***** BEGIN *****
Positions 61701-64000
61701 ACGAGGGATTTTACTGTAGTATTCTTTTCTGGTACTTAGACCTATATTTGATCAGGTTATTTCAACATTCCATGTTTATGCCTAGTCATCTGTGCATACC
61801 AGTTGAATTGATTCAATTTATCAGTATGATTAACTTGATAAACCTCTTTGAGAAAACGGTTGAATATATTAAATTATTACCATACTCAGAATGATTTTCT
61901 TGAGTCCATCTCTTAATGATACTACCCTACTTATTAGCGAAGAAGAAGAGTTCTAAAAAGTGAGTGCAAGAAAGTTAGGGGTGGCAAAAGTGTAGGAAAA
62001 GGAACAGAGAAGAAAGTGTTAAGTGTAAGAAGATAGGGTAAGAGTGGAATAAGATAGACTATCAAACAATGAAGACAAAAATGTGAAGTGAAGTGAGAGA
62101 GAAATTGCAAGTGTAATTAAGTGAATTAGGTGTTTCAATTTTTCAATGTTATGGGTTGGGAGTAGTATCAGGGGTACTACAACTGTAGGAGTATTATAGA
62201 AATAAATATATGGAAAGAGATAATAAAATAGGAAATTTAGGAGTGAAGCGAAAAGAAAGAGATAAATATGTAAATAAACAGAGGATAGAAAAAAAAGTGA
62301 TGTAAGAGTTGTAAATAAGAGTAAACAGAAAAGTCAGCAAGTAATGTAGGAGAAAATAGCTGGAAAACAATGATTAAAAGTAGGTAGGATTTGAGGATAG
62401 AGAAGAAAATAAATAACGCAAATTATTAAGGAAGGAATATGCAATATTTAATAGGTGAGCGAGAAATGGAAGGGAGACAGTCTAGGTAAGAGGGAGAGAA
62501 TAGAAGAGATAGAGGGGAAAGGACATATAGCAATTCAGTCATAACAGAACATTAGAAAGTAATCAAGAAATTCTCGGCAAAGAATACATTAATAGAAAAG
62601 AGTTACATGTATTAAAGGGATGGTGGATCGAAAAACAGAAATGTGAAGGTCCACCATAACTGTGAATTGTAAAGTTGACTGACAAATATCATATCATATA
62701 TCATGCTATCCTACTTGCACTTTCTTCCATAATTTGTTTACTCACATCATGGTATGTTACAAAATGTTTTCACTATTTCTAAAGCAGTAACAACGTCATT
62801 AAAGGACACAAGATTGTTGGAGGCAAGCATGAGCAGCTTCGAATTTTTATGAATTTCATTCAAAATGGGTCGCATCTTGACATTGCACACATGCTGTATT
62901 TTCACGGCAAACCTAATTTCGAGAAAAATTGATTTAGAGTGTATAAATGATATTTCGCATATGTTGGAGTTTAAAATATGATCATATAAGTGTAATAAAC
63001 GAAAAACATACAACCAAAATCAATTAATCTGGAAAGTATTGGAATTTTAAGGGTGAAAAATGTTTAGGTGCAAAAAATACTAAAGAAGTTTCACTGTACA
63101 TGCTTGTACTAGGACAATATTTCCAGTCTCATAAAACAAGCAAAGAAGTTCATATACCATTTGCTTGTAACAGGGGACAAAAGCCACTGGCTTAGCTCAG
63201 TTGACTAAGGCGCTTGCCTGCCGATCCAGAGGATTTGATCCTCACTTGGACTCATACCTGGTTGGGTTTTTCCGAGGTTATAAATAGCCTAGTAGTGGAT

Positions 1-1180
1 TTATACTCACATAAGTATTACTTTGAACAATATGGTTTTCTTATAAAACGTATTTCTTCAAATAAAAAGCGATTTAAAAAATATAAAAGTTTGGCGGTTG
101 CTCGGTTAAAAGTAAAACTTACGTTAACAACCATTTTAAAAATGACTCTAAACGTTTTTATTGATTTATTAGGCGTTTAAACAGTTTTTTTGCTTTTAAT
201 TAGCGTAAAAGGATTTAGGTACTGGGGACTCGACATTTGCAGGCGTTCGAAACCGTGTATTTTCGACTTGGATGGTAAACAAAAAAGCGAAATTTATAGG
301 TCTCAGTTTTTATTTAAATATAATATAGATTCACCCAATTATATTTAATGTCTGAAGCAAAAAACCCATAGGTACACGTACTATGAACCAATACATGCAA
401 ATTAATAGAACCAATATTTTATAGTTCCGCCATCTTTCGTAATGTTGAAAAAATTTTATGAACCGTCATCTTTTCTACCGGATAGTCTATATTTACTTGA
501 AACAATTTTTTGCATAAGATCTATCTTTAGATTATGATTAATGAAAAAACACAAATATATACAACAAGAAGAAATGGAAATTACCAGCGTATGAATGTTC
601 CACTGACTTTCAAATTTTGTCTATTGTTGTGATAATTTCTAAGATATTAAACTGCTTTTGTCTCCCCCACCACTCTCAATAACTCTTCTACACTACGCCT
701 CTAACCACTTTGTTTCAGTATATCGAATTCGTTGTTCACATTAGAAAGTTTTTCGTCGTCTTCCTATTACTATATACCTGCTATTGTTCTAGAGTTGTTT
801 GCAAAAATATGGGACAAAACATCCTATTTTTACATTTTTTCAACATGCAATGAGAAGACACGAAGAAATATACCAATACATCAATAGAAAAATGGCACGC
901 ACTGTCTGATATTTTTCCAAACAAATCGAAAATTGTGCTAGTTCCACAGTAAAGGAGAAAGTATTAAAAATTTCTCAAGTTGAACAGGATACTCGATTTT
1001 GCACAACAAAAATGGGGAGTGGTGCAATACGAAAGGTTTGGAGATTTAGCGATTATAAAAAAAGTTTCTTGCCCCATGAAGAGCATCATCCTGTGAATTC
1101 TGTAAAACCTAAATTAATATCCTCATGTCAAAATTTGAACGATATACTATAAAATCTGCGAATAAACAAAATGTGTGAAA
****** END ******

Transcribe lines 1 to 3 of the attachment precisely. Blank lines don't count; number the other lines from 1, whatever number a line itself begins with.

Positions 61701-64000
61701 ACGAGGGATTTTACTGTAGTATTCTTTTCTGGTACTTAGACCTATATTTGATCAGGTTATTTCAACATTCCATGTTTATGCCTAGTCATCTGTGCATACC
61801 AGTTGAATTGATTCAATTTATCAGTATGATTAACTTGATAAACCTCTTTGAGAAAACGGTTGAATATATTAAATTATTACCATACTCAGAATGATTTTCT